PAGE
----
Data breaches are on the rise, and many hackers are targeting medical records. A report conducted by Accenture estimates that one in thirteen patients will experience the theft of their personal information. This can result in financial loss for the patients, who can become victims of medical identity theft, and for the organizations, which can be charged HIPAA fines.
The Health Insurance Portability and Accountability Act of 1996 (HIPAA) was designed to improve the national health care system. The HIPAA Privacy Rule protects the privacy of individuals’ medical records by limiting who has access to those records. Under HIPAA, organizations that handle medical records are responsible for keeping the information safe and private.
This means that if an organization is hacked and protected patient information is stolen, the organization can be fined. It might sound like a bad case of victim blaming, but each organization is expected to enact safeguards to prevent unauthorized parties from accessing information.
Health insurance companies, health providers, billing companies and other organizations contracted to handle medical information are required to follow HIPAA guidelines. This does not normally include employers. However, HIPAA does apply to employers who provide workplace wellness programs that are part of a group health plan.
What’s the Worst That Can Happen?
A data breach can be a nightmare. Organizations have to deal with understandably upset individuals and the bad press that results. They may also have to pay hefty fines.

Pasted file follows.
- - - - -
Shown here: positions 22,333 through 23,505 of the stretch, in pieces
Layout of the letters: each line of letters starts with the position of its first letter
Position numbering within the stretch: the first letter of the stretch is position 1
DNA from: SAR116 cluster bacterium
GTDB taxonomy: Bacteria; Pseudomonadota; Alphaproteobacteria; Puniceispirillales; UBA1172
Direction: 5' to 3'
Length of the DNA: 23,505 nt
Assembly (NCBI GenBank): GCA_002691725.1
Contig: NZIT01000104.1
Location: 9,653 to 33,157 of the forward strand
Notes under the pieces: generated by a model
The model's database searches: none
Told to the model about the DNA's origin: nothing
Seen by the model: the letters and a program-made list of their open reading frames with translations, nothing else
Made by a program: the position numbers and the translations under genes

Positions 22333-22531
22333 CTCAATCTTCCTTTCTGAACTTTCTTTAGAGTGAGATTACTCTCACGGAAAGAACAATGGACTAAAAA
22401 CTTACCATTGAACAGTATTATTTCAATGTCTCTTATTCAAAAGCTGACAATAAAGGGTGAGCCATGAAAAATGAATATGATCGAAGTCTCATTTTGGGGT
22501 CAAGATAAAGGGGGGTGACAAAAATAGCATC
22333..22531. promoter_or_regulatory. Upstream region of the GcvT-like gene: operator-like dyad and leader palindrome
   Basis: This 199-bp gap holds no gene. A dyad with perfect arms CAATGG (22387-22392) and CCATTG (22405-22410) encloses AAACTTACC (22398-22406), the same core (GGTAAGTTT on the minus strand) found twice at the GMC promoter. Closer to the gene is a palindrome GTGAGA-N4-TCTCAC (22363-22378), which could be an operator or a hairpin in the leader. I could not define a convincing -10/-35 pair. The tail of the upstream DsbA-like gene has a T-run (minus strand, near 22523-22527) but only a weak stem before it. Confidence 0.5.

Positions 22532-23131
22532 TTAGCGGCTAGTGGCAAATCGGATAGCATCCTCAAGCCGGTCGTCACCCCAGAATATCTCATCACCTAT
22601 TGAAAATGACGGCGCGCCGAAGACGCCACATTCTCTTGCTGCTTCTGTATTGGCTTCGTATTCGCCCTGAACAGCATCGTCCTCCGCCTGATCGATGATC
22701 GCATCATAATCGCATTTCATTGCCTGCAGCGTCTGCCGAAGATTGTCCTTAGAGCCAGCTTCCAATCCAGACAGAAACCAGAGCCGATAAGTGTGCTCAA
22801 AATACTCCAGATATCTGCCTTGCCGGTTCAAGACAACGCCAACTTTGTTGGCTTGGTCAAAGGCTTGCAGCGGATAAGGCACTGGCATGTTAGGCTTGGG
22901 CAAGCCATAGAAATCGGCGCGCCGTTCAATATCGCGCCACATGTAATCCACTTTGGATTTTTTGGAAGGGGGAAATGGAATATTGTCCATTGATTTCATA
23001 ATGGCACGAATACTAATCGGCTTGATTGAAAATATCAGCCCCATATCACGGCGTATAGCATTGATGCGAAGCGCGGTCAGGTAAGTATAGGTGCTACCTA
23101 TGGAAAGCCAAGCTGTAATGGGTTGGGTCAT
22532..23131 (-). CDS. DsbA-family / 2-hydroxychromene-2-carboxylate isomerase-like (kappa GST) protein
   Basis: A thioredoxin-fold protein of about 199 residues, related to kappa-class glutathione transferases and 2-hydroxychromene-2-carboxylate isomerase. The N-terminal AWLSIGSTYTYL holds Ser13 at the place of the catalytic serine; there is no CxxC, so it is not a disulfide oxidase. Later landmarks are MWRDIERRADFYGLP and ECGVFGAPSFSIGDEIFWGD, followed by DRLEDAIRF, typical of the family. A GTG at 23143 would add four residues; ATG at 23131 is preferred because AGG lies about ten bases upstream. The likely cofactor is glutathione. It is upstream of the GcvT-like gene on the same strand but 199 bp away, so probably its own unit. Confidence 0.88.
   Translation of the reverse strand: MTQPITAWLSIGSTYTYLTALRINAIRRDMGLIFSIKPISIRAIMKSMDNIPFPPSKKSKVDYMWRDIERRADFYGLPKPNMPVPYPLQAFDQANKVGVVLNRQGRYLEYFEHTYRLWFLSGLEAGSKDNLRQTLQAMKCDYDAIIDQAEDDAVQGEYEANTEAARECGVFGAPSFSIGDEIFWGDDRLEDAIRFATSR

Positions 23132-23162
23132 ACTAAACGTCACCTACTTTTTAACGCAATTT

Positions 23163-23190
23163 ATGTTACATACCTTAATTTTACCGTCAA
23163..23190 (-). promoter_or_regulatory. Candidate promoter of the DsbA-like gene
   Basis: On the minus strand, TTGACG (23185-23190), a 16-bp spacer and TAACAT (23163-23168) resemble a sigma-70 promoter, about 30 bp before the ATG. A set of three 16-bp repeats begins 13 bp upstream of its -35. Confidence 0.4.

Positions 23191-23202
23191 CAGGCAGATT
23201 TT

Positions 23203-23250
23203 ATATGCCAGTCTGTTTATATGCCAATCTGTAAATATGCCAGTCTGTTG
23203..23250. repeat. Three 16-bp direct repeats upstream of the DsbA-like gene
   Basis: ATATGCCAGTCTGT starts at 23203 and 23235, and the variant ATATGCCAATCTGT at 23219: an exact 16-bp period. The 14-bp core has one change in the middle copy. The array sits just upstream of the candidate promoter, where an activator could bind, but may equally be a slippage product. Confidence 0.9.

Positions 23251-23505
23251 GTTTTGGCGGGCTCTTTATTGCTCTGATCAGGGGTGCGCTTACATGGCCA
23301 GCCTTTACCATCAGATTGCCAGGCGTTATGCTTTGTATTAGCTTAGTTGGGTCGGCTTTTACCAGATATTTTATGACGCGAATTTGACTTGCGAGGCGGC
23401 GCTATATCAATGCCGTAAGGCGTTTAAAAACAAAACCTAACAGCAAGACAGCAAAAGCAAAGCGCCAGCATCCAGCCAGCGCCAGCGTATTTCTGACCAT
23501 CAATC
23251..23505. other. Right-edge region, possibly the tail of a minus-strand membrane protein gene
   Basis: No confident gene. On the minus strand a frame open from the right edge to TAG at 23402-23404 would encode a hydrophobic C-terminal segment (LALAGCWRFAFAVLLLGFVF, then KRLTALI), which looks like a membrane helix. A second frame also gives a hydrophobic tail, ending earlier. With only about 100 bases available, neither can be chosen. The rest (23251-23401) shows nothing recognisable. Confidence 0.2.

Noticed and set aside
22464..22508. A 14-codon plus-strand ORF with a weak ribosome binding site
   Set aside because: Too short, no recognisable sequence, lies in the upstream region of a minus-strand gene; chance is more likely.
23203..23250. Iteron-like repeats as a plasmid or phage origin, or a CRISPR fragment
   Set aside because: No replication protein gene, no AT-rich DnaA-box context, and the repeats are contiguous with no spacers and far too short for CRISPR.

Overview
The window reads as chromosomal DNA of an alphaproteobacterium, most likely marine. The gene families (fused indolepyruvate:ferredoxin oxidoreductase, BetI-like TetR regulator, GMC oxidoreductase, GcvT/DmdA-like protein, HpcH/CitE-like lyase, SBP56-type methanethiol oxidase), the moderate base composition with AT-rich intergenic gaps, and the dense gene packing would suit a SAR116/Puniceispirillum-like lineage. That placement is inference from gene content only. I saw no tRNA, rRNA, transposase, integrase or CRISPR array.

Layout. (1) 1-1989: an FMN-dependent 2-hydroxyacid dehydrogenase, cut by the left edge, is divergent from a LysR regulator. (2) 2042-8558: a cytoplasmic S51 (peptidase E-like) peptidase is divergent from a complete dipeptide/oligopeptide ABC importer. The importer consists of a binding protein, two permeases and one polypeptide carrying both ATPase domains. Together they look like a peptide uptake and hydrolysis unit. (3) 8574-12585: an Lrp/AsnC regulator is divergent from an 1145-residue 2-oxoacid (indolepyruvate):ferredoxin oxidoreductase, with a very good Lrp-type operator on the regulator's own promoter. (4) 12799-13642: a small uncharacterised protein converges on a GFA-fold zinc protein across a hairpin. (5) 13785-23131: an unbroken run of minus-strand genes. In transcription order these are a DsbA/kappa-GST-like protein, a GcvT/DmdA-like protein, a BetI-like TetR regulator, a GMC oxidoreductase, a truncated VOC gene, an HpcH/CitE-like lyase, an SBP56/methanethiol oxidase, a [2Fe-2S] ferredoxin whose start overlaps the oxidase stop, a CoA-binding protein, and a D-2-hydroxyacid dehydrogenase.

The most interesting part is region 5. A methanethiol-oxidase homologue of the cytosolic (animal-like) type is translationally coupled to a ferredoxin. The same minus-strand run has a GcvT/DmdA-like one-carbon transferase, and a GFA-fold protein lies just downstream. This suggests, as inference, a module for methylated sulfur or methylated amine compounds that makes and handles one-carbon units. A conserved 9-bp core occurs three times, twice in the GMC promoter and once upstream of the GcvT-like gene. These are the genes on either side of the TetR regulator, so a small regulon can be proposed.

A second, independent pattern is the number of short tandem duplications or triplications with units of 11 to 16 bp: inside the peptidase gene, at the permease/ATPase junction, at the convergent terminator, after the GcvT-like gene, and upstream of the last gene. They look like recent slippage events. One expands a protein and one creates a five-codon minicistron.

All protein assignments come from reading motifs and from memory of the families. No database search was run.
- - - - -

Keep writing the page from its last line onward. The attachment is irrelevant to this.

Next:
It’s not just a hypothetical issue, either. The University of Massachusetts Amherst had to pay $650,000 after a malware infection compromised protected data. The university was also required to establish a corrective action plan to prevent future incidents.
The U.S. Department of Health and Human Services Office for Civil Rights maintains an online record of data breaches affecting at least 500 individuals. A search for breaches caused by hacking or IT incidents (which are grouped together in the database) yields 95 results for the year 2016 as of December 19, 2016. Some of these breaches affect millions of individuals.
How Can Organizations Avoid Fines?
Organizations must follow the HIPAA Security Rule.
To help organizations deal with cybersecurity risks, the National Institute of Standards and Technology published the Framework for Improving Critical Infrastructure Cybersecurity (or Cybersecurity Framework for short). A crosswalk that maps the Cybersecurity Framework to the HIPAA Security Rule is available here.
Organizations must keep up with the latest technology and risks in order to protect the information they store. Additionally, organizations should document all practices so that they can prove that all necessary precautions have been taken. Cyber liability insurance is also a good idea. Talk to your Heffernan agent for details.